What are you looking at?

Tuesday, November 19, 2013

Growing up, my five sisters and I each had a day of the week assigned to us. On this day, we got certain privileges such as getting to sit in the front seat of the car. In hind sight I realize this was genius on my mother's part and that it had more to do with maintaining her sanity than granting me a privilege. Six girls fighting over the front seat is not pretty. So, when we'd argue she'd say, "Who's day is it?!" Everyone would shuffle to a seat, someone would smugly slide into the front, and a semi state of peace was found. Brilliant I tell you.

Thursday was my day (I still feel a sense of ownership over this day. Thursday is mine...ALL MINE!) and on Thursdays I started noticing something...The parental side glance. You know what I mean. It's when your parent is driving and out of the corner of your eye, you notice them side glance at you, smile, and then look back at the road. Sometimes I'd even get a double glance (Probably when I started fixing my own hair and doing my own make up...scary). The older I got, the more I noticed my parents doing this. And the older I got, the more I'd ask, "What?" when they'd glance at me. They'd just smile and say, "Nothing." 

I think I understood on some level that they were observing me, but I couldn't possibly understand the thoughts and feelings that accompanied those observations until I became a parent myself. What I understand now is that the glances were happening long before I was old enough to sit in the front seat. They were happening in the rear view mirror. In fact they were happening starting the day I was born. They were glances of wonder at how quickly I was growing; of worry over difficult times I was going through; of pride and love. The older your children get, the less face to face time you have with them and those side glances become critical. Your time with them is growing shorter by the day. 

Though my kids aren't old enough to sit in the front seat yet, I already understand the importance of a precious glance at their faces as they grow and change. Every day I look at them and try to take a mental picture (and a whole heck of a lot of real pictures) of their sweet expressions, funny quirks, and over all innocence. I can flip through some of the mental pictures I've taken over time. I remember the way Maribelle's face looked when she screamed with colic (for eight long months). I can see her as a shy toddler, with bouncing blond ringlets, trying to work up the courage to go down the slide at the play ground. Now, she's a funny, out going, kind, beautiful nine year old. I could describe countless moments like this with each of my children (but I may cry if I do). Time is flying by and I can't stop dwelling on the limited time I have with my kids.

Maribelle age 2

I was changing my three-year-old's diaper last night (it was a doozy) and I said, "Jonas, you need to start going in the potty. Mommy doesn't want to change these stinky diapers anymore." His reply was, "Well, I'll change your diaper when you're a baby mommy." I laughed and said, "I'll never be a baby again and neither will you." Then I was still. It hit me. They'll never be babies again. I can't keep Jonas the age of three with his cute chunky thighs, round apple cheeks, and adorable lisp. Before I knew it, I was teary eyed.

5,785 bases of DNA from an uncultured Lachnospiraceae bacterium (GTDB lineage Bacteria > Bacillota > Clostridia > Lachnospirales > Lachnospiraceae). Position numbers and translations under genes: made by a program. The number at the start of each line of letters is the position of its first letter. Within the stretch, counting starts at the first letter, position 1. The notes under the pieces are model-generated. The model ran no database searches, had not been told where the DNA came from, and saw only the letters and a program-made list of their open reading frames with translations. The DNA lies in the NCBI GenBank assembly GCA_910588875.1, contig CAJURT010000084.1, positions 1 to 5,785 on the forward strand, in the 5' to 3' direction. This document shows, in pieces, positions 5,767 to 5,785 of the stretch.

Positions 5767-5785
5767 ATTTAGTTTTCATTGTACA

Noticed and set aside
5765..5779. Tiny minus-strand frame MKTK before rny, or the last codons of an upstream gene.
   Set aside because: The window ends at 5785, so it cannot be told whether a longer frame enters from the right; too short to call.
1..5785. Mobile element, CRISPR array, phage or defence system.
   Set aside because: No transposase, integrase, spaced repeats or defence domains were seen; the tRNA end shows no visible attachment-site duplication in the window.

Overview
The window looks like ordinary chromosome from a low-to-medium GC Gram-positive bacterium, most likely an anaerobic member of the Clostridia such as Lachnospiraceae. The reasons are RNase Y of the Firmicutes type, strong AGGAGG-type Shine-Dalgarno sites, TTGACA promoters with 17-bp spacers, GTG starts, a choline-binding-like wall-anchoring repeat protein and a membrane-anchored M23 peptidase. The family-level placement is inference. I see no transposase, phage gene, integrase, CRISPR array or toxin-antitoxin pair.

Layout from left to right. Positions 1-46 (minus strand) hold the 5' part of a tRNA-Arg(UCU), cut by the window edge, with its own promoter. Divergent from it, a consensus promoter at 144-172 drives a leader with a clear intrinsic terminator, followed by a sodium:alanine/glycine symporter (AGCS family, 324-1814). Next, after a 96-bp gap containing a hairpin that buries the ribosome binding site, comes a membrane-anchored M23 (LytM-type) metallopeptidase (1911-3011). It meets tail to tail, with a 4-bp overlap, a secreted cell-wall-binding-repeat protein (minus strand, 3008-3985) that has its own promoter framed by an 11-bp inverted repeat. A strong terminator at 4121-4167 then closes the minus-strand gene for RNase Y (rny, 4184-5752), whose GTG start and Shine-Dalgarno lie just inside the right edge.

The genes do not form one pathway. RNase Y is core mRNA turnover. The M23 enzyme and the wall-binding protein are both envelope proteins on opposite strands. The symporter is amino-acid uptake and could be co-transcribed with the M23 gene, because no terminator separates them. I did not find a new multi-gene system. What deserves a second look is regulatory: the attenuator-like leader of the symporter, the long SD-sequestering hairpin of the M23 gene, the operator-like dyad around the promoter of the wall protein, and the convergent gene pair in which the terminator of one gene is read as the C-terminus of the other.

I then walked into the kitchen to find Maribelle and Campbell (my seven year old) sitting together, drawing at the table. "Mommy, we are writing a story about super heroes and drawing their outfits." I just stared at them as they worked. They didn't know I was watching them...adoring them...already missing them before they are even gone. 

The reality is that I can't stop time. So, what can I do? I can spend as much time with them as possible and teach them the most important things. I can take time each day to look in their faces as they talk to me about the books they've read, the dreams they've had, and the cheesy jokes they heard at school. I can take a breath when I'm angry, give them a hug, and tell them how important they are. 

Instead of dwelling on the fact that they will some day leave me (It will only be next door anyway. They've all signed contracts that they will live within a block of me even when they are married. And yes, I am delusional enough to believe their spouses will adore me. Oh, and also, they will never do anything wrong when they are teenagers.) I'm trying to enjoy the wonderful people they are becoming. I will do my best to teach them all the things they need to maneuver through this increasingly complex world until they some day find themselves side glancing at their own children. Then, they will begin to understand how much I love them.



  1. You know, if you read my blog you will think I am a very hateful person, its mostly a symptom of my depression (I can already hear the the "yea right"s). The one thing that always fills my heart with love and joy are my kids. Since recently my kids don't live with me anymore, everytime I get to visit my wife tells me that she can almost see the person I once was. Children are magic, the have spells that can make the ill-est person better again by just watching them be them. Thanks for this post.


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